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UKtech50 2017 - The most influential people in UK IT

Computer Weekly has announced the eighth annual UKtech50 – our definitive list of the movers and shakers in the UK IT sector

Computer Weekly has announced the eighth annual UKtech50, our definitive list of the movers and shakers in UK IT – the CIOs, industry executives, public servants and business leaders driving the role of technology in the UK economy.

Our aim was to identify the 50 most influential leaders in UK IT. An expert judging panel representing every aspect of the IT profession helped decide the results, along with a reader vote, to determine who holds the most influence over the future of the UK tech sector in the next 12 months – and the future of IT professionals across the country.

Here is the list of the 50 most influential people in UK IT for the next 12 months:

1. Mayank Prakash, chief digital and information officer, DWP

Mayank Prakash joined the Department for Work and Pensions (DWP) in November 2014 from investment bank Morgan Stanley, where he had worked since 2011, most recently as managing director of wealth and asset management technology. He is responsible for technology delivery to support the DWP’s digital services and is leading the digital transformation of key benefits such as Universal Credit and Personal Independence Payments. Prakash has a background in the IT industry, serving as CIO of software firm Sage for four years, and in CIO roles at suppliers iSoft, Avaya and Alcatel-Lucent.  

2. Sarah Wilkinson, CEO, NHS Digital 

Sarah Wilkinson became the new CEO of NHS Digital earlier this year when she took over from former NHS Digital boss Andy Williams. Prior to this, Wilkinson was the chief technology officer at the Home Office, where she led many of the most critical IT systems supporting UK borders and policing. Wilkinson was previously managing director and head of corporate systems technology at Credit Suisse for over two years, having previously worked at HSBC, UBS and Deutsche Bank in various senior IT roles. She also sits on Telefonica’s startup accelerator Wayra as a board adviser, and is a non-executive director at the Police ICT Company.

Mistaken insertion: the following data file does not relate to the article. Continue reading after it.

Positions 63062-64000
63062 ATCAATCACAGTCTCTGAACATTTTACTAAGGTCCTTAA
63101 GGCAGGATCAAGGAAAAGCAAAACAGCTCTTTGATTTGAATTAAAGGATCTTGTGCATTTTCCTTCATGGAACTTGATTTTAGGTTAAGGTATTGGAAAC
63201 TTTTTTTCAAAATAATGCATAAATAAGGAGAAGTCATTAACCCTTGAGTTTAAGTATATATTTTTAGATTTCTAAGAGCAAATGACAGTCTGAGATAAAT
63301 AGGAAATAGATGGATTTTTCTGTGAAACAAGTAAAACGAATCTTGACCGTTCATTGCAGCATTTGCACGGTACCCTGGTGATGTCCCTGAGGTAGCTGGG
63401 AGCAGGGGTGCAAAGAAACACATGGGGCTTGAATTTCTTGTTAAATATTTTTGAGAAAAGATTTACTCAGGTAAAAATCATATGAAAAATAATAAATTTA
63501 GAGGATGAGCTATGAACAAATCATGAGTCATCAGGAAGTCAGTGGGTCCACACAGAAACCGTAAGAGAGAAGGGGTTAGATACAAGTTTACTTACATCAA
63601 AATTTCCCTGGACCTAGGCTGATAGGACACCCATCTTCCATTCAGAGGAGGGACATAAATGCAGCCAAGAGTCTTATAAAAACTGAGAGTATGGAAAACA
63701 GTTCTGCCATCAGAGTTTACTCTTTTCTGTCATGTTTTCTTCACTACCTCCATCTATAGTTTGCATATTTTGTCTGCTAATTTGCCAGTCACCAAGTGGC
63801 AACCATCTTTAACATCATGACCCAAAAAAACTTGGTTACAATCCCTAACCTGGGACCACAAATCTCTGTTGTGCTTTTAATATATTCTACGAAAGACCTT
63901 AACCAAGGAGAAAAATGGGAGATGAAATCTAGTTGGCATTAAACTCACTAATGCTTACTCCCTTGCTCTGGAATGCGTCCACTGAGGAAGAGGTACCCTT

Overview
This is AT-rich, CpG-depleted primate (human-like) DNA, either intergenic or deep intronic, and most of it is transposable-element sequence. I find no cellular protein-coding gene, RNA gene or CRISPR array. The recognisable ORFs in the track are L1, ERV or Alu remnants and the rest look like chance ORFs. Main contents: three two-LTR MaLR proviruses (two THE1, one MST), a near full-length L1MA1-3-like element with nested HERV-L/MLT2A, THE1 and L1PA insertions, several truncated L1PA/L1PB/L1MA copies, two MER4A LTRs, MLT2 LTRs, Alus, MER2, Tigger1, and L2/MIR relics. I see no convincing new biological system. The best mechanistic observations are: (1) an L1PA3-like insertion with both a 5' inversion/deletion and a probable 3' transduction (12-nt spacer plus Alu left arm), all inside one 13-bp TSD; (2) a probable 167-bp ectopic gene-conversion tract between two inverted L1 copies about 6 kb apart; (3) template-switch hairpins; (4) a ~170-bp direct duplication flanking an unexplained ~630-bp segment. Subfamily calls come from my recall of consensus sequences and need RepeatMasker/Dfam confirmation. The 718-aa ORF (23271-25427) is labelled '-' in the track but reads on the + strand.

3. Gavin Patterson, CEO, BT

Gavin Patterson was appointed CEO of British telecoms giant BT in September 2013, having led BT’s retail arm since 2008. He oversees BT’s often controversial roll-out of superfast broadband, and the firm’s billion-pound investment to become a major player in sports broadcasting. In 2015, he led the £12.5bn acquisition of EE, which completed last year. In 2016, he faced the outcome of the Ofcom communications market review and is leading the fight to stop BT being broken up. Prior to BT, Patterson worked at Telewest (now Virgin Media).

4. Simon Segars, CEO, ARM Holdings

Simon Segars took over as chief executive of chip designer ARM in July 2013. Segars, who topped the UKtech50 list in 2016, has worked for ARM since 1991 and led the development of a number of the firm’s processor designs. ARM has become central to the mobile revolution, with its chip architectures powering most of the smartphones and tablets worldwide, while the firm is vying to make a similar impact on the emerging market for internet of things (IoT) devices. Last year, ARM was acquired by Japanese technology firm Softbank Group.

5. Matt Hancock, minister of state for digital, Department for Digital, Culture, Media & Sport

Matt Hancock was appointed as the minister for digital and culture in the July 2016 cabinet reshuffle, taking over from Ed Vaizey. In this role, Hancock’s responsibilities include broadband, cyber security, digital strategy for enterprise and technology, and data protection. Prior to his appointment, Hancock was Cabinet Office minister and paymaster general.

6. Demis Hassabis, founder and CEO, DeepMind

Demis Hassabis founded artificial intelligence (AI) company Deepmind in 2010. The company, which was bought by Google in 2014 for around £400m, is involved in several AI projects across sectors, including the NHS. Prior to founding Deepmind, Hassabis completed a PhD in neuroscience at UCL.

7. Sherry Coutu, angel investor; founder of ScaleUp Institute; founder of Founders4Schools